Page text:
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People can say some pretty stupid things online. Maybe it’s the anonymity, maybe it’s just a spur-of-the-moment thought immortalized forever on a message board. Some of them are understandable, given circumstances. OK, your brain farted and spat out that retarded statement, and now you’re feeling better. Alright.
But sometimes, the things people say can cause great need for release of frustration. Some of them can make you want to steal a car and ram it into a shopping mall, or grab the next person to walk past you and shove his face into a tree trunk. For example, I’ve heard, more than once, someone who is supposedly into rock music say they hate Nirvana, and that Nirvana sucks. This is utterly berserk. Listen up, pinhead.
First of all, the words “hate” and “sucks” are oversimplified ways to express discontent with something. People use them when they don’t know how else to identify or explain what they don’t like about something. And don’t get me wrong, there is much not to like about Nirvana. (Big hint: It’s designed that way.) But to say Nirvana “sucks” and that you “hate” them is entirely missing the point, like saying “man, Casablanca is so damn sappy,” or “why does Van Gogh paint so many sunflowers?” Let me explain.
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On occasion, I will be in some department store or other where I am exposed to the business side of pop culture. This basically means music that serves as background fill, creating a comfortable, mindless soundtrack that makes people more inclined to shop. And usually, what I hear irritates me beyond words (though I tried to express it once, here).
However, a recent event managed to re-open my judgment on commercial pop covers, and I’ve realized something rather interesting: The commercialization of music doesn’t always have to involve the dumbing down of obscure, artistically challenging songs. It can go both ways.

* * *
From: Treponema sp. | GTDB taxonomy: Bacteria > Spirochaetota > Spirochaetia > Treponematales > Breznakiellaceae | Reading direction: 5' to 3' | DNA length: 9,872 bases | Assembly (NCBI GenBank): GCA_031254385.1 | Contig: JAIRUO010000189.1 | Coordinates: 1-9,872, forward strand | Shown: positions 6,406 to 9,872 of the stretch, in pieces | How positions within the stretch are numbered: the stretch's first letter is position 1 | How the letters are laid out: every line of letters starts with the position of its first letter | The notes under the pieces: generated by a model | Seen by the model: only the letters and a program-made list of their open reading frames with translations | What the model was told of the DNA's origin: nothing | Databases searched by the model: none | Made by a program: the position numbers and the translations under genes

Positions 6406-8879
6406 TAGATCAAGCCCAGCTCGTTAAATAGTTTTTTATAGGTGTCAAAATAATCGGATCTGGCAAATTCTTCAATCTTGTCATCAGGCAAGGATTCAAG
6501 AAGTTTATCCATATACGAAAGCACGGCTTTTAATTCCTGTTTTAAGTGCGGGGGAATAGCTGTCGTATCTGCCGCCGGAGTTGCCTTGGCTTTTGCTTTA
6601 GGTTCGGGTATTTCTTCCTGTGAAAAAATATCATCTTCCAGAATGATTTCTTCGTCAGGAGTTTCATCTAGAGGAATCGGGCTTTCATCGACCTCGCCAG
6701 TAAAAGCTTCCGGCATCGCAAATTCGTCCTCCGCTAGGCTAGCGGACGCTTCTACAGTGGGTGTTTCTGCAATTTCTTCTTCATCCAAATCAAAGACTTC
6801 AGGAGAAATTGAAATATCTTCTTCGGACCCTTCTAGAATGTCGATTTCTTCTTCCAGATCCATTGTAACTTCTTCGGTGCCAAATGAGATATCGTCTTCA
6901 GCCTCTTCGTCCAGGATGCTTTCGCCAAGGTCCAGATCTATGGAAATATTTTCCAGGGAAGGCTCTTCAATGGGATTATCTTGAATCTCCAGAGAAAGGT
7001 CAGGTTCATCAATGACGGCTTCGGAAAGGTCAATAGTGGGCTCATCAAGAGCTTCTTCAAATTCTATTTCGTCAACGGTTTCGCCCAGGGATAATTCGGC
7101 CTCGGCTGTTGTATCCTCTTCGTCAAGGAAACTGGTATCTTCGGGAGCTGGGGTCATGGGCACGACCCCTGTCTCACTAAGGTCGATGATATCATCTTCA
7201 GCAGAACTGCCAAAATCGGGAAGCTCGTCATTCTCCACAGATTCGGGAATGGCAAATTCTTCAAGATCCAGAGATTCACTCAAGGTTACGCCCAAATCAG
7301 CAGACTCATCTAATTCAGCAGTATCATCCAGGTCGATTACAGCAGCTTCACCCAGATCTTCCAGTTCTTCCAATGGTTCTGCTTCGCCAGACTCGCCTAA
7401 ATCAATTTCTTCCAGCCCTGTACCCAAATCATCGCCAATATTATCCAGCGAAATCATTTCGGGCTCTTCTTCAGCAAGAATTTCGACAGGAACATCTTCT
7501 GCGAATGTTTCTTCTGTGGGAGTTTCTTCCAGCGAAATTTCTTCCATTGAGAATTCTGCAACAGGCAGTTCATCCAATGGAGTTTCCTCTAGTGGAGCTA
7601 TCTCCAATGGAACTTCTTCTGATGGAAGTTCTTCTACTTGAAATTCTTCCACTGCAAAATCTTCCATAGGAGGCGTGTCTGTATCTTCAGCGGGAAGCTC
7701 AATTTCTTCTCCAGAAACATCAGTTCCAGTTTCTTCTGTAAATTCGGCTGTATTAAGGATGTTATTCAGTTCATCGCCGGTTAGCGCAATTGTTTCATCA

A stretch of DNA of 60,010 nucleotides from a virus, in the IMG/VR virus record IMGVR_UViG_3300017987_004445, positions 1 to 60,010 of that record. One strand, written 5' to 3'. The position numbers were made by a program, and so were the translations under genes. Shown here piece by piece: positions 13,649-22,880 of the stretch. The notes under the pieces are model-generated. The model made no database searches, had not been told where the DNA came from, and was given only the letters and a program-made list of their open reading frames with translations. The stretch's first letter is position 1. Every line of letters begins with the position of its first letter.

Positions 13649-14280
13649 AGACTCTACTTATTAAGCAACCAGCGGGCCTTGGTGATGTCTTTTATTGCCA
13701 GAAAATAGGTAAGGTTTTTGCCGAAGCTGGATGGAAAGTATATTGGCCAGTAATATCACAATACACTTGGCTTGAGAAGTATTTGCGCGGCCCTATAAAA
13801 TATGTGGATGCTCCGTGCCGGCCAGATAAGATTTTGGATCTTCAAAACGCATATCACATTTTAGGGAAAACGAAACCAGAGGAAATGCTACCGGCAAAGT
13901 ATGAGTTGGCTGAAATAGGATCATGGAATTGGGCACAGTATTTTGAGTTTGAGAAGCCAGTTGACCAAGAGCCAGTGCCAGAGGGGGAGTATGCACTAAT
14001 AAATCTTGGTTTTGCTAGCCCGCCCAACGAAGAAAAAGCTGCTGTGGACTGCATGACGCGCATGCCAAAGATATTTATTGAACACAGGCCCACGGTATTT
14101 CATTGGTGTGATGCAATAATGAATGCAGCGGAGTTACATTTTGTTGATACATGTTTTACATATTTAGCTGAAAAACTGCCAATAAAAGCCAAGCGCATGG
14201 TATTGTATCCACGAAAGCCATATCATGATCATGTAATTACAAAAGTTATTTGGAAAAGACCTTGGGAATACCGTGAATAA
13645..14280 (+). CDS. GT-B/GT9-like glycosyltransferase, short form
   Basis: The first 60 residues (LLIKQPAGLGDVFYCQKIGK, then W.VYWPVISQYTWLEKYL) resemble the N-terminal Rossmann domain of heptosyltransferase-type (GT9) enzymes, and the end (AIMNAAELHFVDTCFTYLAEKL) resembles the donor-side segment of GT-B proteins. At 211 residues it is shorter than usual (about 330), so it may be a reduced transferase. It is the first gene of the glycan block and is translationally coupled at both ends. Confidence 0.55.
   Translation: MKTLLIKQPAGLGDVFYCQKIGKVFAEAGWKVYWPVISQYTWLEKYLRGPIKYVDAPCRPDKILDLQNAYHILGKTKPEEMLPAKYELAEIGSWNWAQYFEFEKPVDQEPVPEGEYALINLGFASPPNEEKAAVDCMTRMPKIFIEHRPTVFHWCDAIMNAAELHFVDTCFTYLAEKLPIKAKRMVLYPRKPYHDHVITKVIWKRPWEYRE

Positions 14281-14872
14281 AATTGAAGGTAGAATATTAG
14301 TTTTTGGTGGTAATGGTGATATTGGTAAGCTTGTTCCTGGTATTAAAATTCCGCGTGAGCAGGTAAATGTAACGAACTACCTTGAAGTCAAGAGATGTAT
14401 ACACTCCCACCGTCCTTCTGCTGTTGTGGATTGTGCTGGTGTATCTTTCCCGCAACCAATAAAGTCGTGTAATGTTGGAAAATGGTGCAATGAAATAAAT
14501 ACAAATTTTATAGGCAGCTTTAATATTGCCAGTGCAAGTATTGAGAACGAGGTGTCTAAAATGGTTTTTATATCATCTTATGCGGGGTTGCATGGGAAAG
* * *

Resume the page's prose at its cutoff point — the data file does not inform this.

This occurred to me in the sale section of a slightly upscale clothing store, where my discerning eardrums were introduced to a vaguely funky, jazz-style version of AC/DC’s “Highway to Hell.” Sounds awful, I know. But hold on.
It was performed by a female vocalist, with some combination of keyboards and horns fleshing out the main chord progression, and a broken-down beat that almost entirely avoided the main beat of the song. The whole thing barely resembled the original at all. In fact, it took a few bars for me to positively identify it. And I would even say … I wasn’t pissed off about it. (Side note: I tried to find it on YouTube to no avail, but here’s a goofy, lamer jazz version of it by Tom Gaebel and Jazzkantine, to give you some idea.)
I’d like to contrast this experience with an earlier one, the example I hinted at earlier. This was the Killers’ hipster-pop version of Joy Division’s “Shadowplay.” Hearing that cover brought my blood to a boil instantly, and here’s why: The original version of “Shadowplay” isn’t supposed to be perfect. It’s not meant to be readily absorbed by people who don’t “get” music, or serve as the backdrop to a mindless club atmosphere. It’s meant for the quarter-toting music fiends at The Bar and Jones — and it’s certainly not intended to be the soundtrack to a Forever 21. (I realize this might sound elitist and snobby. It is.)